And the best part? They use only the worst poisons in these metals for sustenance. So what they crap out is basically a cleaner, virtually poison free version of the metal. The purifying effect of the worms is such that the soil they produce -- previously of the "skull & crossbones" variety -- can actually sustain plant life; single-handedly bringing entire areas back to life.
Paradise. Brought to you by worm crap.
Also, this is not just one mutant variety of worms -- it looks like there are three separate species that have attained this poison-eating ability, so it is not at all impossible that the all of wormkind has had enough of our uselessness and decided to roll up their sleeves to fix everything themselves.
Three of these worms care. The other one thinks you're an asshole.
The Berkeley Pit is an old, open-pit copper mine in Butte, Mont. It was closed and left pretty much unattended in 1982. Since then, the pit has been gradually pooling water and forming a 900-foot-deep lake with more water seeping in every day. "What about it?" you may ask. Who wouldn't want to replace a coppery hell-pit with a nice, peaceful lake?
Well, that's the kicker. The water soaks up the remaining ore from the ground, leaving it the approximate consistency and acidity of lemon juice laced with copper. And lead. And arsenic. And sulfuric acid. It's deadly to swim in and insists on reminding everyone of that fact by slurping up flocks of geese every once in awhile. What was once known as "the richest hill in the world" has essentially turned into an acid murder pool.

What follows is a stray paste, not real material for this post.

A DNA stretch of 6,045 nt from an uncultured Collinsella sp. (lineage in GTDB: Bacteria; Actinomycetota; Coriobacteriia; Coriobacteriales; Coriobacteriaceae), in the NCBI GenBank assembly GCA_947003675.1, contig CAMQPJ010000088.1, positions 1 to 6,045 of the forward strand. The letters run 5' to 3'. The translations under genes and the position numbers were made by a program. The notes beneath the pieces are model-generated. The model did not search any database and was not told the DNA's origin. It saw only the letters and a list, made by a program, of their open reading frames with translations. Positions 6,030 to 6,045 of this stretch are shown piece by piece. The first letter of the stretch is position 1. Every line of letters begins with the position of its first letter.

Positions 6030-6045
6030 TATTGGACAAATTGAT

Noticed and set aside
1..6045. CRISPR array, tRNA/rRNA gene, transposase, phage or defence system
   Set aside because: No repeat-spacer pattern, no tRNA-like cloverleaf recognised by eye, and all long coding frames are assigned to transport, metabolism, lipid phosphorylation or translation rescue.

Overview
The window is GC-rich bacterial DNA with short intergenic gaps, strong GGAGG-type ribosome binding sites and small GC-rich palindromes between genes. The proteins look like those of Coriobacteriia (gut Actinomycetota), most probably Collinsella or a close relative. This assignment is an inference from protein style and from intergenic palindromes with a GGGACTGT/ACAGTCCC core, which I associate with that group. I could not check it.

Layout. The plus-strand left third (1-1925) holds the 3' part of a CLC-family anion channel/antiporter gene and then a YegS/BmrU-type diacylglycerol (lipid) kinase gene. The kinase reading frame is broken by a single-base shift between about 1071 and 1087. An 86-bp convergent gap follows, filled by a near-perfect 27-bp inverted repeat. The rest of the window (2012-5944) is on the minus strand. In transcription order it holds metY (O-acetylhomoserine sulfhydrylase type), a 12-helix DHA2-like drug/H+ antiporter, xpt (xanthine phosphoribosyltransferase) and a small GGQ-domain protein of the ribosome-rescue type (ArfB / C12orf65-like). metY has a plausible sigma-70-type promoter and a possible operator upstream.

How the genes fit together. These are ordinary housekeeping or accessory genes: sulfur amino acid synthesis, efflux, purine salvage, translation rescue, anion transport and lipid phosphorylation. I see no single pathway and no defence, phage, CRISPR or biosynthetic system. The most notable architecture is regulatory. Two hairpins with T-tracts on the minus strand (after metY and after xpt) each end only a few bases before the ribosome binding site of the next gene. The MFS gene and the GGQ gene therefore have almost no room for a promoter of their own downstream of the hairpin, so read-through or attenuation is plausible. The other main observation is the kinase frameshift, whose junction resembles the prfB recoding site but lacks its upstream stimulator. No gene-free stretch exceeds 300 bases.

Acid Murder Pool: Touring Spring 2011.
And it gets worse.
More and more water flows into the pit every day, and it is estimated to reach a critical mass by 2021. After that, the water won't flow into the pit but flow from it, toward the surrounding areas and back in the ground water. The effect that would have on nearby ecosystems is similar to pouring 30 billion gallons of battery acid all over Montana, because that's exactly what is going to happen. Steps are being taken to prevent this, of course, but processes are slow and we are really running against time.
And our filtration processes are a bit slow.
It turns out we have a surprising ally in this fight. In 1995, a biochemist named William Chatham noticed something strange in the pit. A green slime that, upon closer inspection, proved to be a living organism. It was wallowing happily in the bull blood-colored poison that is the pit's "water." The slime turned out to be a protozoan called Euglena mutabilis that can not only survive the toxic metals and acid, but is thriving.
Life is wonderful. And a little bit horrible.
It works by way of photosynthesis, the same process plants use to make oxygen. Only, Euglena mutabilis uses it to oxidize the metals in the water by increasing the general oxygen level of the pit. This, in turn, causes the metals to harmlessly precipitate away.
What's more, this protozoan badass eats the iron in the water. And what does it crap? Why, a potential cure for cancer of course.
Also diamonds. It pees diamonds.
Also, it's not battling alone. Scientists have found a whole host of different bacteria and fungi in the pit as well, all fighting the good fight. So what we're saying is if you give Mother Nature a pool of acid, she'll turn it into a goddamned ecosystem.